Institute of Molecular Medicine and Genetics
Medical College of Georgia
Augusta, GA 30912
presenter: Shuo Lin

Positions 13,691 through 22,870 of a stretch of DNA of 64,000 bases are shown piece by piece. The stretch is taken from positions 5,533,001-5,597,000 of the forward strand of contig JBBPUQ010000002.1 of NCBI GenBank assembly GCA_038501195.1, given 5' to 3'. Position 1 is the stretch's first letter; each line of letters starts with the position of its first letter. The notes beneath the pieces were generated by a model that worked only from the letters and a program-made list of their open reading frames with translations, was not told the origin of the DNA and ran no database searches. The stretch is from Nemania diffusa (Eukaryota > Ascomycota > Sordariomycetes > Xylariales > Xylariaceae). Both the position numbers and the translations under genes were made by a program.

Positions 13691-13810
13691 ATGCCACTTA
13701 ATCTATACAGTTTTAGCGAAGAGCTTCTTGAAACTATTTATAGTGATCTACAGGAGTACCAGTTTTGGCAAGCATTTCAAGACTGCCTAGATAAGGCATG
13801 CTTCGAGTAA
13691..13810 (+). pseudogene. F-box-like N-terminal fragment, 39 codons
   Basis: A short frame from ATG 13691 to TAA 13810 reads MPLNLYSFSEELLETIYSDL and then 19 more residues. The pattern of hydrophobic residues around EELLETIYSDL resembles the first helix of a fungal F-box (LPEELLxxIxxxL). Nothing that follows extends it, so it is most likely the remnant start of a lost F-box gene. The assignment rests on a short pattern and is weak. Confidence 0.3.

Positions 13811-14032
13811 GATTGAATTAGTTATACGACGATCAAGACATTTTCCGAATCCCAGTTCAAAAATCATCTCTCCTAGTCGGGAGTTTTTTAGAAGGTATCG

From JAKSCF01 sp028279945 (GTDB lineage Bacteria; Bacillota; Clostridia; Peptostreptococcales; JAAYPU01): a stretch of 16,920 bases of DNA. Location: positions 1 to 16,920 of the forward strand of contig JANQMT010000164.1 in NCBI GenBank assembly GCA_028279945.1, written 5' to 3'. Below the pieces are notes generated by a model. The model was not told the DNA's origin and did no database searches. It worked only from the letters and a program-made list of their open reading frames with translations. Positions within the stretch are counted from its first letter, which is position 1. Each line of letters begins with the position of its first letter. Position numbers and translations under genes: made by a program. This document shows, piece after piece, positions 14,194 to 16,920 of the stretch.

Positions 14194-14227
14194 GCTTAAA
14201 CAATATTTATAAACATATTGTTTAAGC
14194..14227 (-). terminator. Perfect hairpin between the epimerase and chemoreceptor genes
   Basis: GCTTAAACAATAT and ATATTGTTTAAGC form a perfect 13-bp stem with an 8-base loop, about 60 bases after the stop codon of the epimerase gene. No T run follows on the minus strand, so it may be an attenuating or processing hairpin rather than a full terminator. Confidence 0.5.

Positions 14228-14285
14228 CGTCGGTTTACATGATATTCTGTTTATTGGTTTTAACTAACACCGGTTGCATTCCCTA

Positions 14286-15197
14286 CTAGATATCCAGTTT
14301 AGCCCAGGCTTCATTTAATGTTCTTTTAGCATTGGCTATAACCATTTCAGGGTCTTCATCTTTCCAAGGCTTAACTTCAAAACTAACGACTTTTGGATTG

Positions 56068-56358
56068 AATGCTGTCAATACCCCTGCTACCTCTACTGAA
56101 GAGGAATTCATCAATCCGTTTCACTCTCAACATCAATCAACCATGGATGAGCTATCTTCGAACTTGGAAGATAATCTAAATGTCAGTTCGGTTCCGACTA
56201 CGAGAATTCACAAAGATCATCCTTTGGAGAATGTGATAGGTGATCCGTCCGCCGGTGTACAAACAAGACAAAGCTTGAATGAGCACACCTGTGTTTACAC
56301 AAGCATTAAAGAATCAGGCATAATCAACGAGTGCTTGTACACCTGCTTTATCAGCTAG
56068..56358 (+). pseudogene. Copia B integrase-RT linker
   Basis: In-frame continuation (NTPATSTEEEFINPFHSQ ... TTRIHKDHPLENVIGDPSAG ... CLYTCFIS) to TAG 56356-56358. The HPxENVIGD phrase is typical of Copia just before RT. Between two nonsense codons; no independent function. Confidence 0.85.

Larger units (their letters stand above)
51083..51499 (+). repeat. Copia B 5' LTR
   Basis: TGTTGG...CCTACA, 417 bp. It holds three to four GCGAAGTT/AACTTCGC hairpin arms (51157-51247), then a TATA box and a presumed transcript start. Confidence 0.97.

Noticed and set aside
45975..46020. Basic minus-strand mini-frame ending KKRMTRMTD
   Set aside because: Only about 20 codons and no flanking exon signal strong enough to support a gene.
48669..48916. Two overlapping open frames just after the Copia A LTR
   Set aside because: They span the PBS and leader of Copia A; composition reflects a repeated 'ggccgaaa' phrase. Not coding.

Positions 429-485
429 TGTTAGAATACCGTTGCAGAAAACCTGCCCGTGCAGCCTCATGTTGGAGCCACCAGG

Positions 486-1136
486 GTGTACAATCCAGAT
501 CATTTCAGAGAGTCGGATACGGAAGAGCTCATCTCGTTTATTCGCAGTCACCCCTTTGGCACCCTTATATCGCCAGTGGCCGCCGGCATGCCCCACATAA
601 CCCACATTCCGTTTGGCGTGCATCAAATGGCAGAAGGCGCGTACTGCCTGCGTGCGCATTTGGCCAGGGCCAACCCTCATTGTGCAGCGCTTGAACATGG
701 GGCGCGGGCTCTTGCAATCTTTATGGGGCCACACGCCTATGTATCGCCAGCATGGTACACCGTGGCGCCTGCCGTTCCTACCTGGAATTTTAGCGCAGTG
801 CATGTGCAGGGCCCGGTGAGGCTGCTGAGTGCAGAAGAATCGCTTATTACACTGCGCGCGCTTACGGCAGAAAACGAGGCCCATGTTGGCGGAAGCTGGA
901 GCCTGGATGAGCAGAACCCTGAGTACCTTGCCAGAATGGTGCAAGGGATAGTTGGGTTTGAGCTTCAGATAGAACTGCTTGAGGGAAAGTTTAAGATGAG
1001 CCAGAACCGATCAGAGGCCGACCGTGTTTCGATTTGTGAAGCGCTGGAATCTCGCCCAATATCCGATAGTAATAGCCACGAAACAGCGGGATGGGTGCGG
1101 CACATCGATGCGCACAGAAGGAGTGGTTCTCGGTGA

The production of red blood cells is under both positive and negative control. Dysregulation of either of these may cause human diseases such as anemia or leukemia. Identification of lineage-specific regulators involved in erythroid cell proliferation should help elucidate the molecular basis underlying these diseases. We have performed a large-scale expression screen using a cDNA library constructed from the GATA-1 positive embryonic hematopoietic cells of transgenic zebrafish and have isolated more than 50 genes that are specifically expressed in erythroid cells. A number of negative regulators including receptors, transcription factors, and enzymes of the MAP kinase pathway have been identified. We report that ZH-DR, a novel hematopoietic death receptor gene isolated from zebrafish embryonic erythroid progenitor cells, plays a critical role in regulating erythropoiesis. While overexpression of ZE-DR induced rapid apoptosis, transgenic zebrafish expressing a dominant negative form of ZE-DR produced an excess of red blood cells. This study provides the first in vivo model of erythroid dysregulation caused by the down-regulation of a lineage-specific death receptor. In addition, we will discuss another zebrafish gene that can enhance GATA-1 expression in transgenic zebrafish embryos. Our studies in zebrafish have revealed novel information regarding negative and positive regulation of erythropoiesis and should be useful for understanding the similar process in higher vertebrates.
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